genes have been manipulated could play a critical role in
developing new medications and cheaper treatments for human
ailments, scientists said Monday.
However, the use
of transgenic animals, which have foreign DNA integrated
into their genetic information, remains controversial and
faces regulatory, economic, and societal challenges.
the advantages and the challenges that accompany the new
technology ''is the key to public understanding,'' according
to a paper from the Council for Agricultural Science
and Technology. The Ames, Iowa-based
international consortium of 38 scientific and professional
societies assembles and interprets scientific information
for policymakers, regulators, lawmakers, media, and
the public and private sectors.
Carol L. Keefer,
associate professor of embryology and biotechnology at
the University of Maryland, is chairwoman of a CAST task
force that released a paper on Monday titled ''The
Role of Transgenic Livestock in the Treatment of Human
Disease.'' It's part of a series on how biotechnology
is being used in animal agriculture.
transgenic animals can be used to produce proteins and
antibodies in their blood and milk, or the animals can be
used as subjects to better study human diseases.
can provide significant advances in the development of
new treatments,'' she said.
Critics of the
new technology range from health professionals who worry
over its safety to members of animal welfare groups who say
it further exploits livestock.
a vice president of People for the Ethical Treatment of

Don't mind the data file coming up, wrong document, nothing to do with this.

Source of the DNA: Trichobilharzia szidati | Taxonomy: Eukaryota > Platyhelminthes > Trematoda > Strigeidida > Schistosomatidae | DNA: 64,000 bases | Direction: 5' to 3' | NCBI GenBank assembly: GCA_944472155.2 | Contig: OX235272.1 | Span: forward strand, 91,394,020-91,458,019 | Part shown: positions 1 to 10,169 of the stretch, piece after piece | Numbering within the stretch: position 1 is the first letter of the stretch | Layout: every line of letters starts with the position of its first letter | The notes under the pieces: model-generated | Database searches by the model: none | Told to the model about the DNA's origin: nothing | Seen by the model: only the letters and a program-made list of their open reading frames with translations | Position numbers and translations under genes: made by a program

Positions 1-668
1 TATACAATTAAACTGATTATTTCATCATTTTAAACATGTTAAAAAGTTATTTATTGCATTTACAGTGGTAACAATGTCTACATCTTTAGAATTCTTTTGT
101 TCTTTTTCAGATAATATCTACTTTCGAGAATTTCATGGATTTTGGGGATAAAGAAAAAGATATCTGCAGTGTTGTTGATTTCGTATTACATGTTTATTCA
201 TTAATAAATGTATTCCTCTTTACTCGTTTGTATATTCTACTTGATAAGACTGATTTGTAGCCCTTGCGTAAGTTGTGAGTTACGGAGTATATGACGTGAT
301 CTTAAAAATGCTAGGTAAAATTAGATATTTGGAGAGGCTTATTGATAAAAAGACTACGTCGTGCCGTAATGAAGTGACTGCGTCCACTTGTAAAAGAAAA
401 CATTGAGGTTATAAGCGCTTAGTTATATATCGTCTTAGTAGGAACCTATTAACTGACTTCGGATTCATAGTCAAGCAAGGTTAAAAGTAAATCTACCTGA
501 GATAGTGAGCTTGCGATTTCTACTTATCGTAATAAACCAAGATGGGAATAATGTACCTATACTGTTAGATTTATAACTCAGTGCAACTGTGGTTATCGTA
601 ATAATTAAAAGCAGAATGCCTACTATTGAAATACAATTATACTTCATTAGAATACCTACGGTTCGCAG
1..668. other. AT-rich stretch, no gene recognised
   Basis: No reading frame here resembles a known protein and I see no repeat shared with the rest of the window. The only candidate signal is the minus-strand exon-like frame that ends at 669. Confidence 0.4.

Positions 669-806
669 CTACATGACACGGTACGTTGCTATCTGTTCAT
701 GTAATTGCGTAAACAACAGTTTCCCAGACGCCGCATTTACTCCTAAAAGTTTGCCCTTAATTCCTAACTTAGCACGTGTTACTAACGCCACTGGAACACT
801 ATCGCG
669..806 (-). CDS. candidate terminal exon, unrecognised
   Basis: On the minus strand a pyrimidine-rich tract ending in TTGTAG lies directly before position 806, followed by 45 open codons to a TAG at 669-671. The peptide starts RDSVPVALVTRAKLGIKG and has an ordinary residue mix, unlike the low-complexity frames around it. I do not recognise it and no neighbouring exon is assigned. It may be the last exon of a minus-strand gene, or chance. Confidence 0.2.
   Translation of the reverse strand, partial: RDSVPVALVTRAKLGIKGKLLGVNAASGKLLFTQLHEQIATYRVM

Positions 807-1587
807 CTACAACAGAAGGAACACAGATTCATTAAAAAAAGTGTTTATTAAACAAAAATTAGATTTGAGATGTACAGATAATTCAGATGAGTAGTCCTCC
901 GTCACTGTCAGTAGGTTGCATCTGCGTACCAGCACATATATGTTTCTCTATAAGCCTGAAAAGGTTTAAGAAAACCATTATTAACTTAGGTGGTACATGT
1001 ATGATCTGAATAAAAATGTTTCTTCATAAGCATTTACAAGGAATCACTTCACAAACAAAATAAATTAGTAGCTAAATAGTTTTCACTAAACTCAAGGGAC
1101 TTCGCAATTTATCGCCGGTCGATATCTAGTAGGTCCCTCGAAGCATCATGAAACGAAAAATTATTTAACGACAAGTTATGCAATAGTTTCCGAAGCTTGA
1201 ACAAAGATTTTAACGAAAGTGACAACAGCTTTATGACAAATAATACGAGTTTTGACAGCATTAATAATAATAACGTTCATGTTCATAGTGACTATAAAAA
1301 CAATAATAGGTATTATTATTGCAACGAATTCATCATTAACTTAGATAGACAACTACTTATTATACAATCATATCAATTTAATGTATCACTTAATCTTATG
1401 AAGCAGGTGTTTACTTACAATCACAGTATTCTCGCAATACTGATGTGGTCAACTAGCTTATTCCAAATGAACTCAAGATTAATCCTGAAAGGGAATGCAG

Animals, called the technology ''Frankenstein science'' that
leads to the death of many laboratory animals. He said
there can be terrifying consequences for humans if
diseases cross species barriers.
science to expose humans and animals to a litany of
potential side effects,'' he said. ''Genetic engineering
like this is playing Russian roulette with the
building blocks of life, and sooner or later we're
bound to hit the loaded chamber.''
The paper stated
that none of the biopharmaceuticals in development have
completed all of the U.S. regulatory hurdles, although some
have progressed through preclinical and clinical
trials. It calls for further studies ''to establish
the safety and efficacy of biopharmaceuticals produced
using transgenic animals.''
scientists have worked mostly with transgenic cows, pigs,
and goats, Keefer said. Pigs especially have been used
as models to study heart disease, organ
transplantation, and eye disease, while the milk from
cows and goats has been a major source for
The paper said
transgenic animals are being engineered to produce human
antibodies that scientists hope can be used to treat
infections, cancer, and autoimmune diseases. Others
genes are being tweaked to create proteins that would
usually have to be harvested from human blood. The
paper says that can combat challenges the human blood supply
faces, such as shortages and the transmission of HIV.
genetically engineered animals as production systems for
human biopharmaceutical and blood products has great
potential for biomedical applications with regard to
these limitations,'' the paper said.
It also can be a
cheaper method to harvest the products and can provide
agriculture companies significantly higher prices than
traditional animal products, the paper said. While the
technology is promising, the CAST paper notes the
''It is apparent
that unless a biopharmaceutical produced by transgenic
animals offers clear and significant advantages compared
with more conventional products or procedures, it is
unlikely to receive regulatory approval or attain
commercial viability,'' the paper said.
It said using
management practices such at those now in place for meat
and milk production systems could help with acceptance of
the new technology.
continue to perfect technologies in the near future, more
applications of transgenic animals for the treatment of
human diseases will become available,'' according to a
statement from John Bonner, CAST's executive vice
president. (Amy Lorentzen, AP)